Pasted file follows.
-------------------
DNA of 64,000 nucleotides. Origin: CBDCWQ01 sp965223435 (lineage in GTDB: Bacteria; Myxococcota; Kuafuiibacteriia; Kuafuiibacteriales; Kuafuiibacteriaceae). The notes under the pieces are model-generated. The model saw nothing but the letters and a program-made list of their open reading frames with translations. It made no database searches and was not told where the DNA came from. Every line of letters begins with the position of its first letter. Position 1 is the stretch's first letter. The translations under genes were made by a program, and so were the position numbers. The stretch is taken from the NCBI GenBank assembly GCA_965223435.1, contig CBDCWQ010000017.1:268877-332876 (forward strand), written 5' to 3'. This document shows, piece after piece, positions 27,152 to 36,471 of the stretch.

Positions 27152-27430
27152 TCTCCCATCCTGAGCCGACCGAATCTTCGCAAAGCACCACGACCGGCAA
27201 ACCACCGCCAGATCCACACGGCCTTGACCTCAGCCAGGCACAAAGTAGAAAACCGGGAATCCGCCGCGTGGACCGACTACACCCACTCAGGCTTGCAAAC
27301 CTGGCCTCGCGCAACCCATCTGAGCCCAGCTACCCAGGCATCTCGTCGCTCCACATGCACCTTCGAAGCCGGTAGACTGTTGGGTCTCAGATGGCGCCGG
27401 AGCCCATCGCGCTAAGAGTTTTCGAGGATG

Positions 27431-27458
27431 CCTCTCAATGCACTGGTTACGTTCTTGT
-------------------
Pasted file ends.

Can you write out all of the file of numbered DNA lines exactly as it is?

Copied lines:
DNA of 64,000 nucleotides. Origin: CBDCWQ01 sp965223435 (lineage in GTDB: Bacteria; Myxococcota; Kuafuiibacteriia; Kuafuiibacteriales; Kuafuiibacteriaceae). The notes under the pieces are model-generated. The model saw nothing but the letters and a program-made list of their open reading frames with translations. It made no database searches and was not told where the DNA came from. Every line of letters begins with the position of its first letter. Position 1 is the stretch's first letter. The translations under genes were made by a program, and so were the position numbers. The stretch is taken from the NCBI GenBank assembly GCA_965223435.1, contig CBDCWQ010000017.1:268877-332876 (forward strand), written 5' to 3'. This document shows, piece after piece, positions 27,152 to 36,471 of the stretch.

Positions 27152-27430
27152 TCTCCCATCCTGAGCCGACCGAATCTTCGCAAAGCACCACGACCGGCAA
27201 ACCACCGCCAGATCCACACGGCCTTGACCTCAGCCAGGCACAAAGTAGAAAACCGGGAATCCGCCGCGTGGACCGACTACACCCACTCAGGCTTGCAAAC
27301 CTGGCCTCGCGCAACCCATCTGAGCCCAGCTACCCAGGCATCTCGTCGCTCCACATGCACCTTCGAAGCCGGTAGACTGTTGGGTCTCAGATGGCGCCGG
27401 AGCCCATCGCGCTAAGAGTTTTCGAGGATG

Positions 27431-27458
27431 CCTCTCAATGCACTGGTTACGTTCTTGT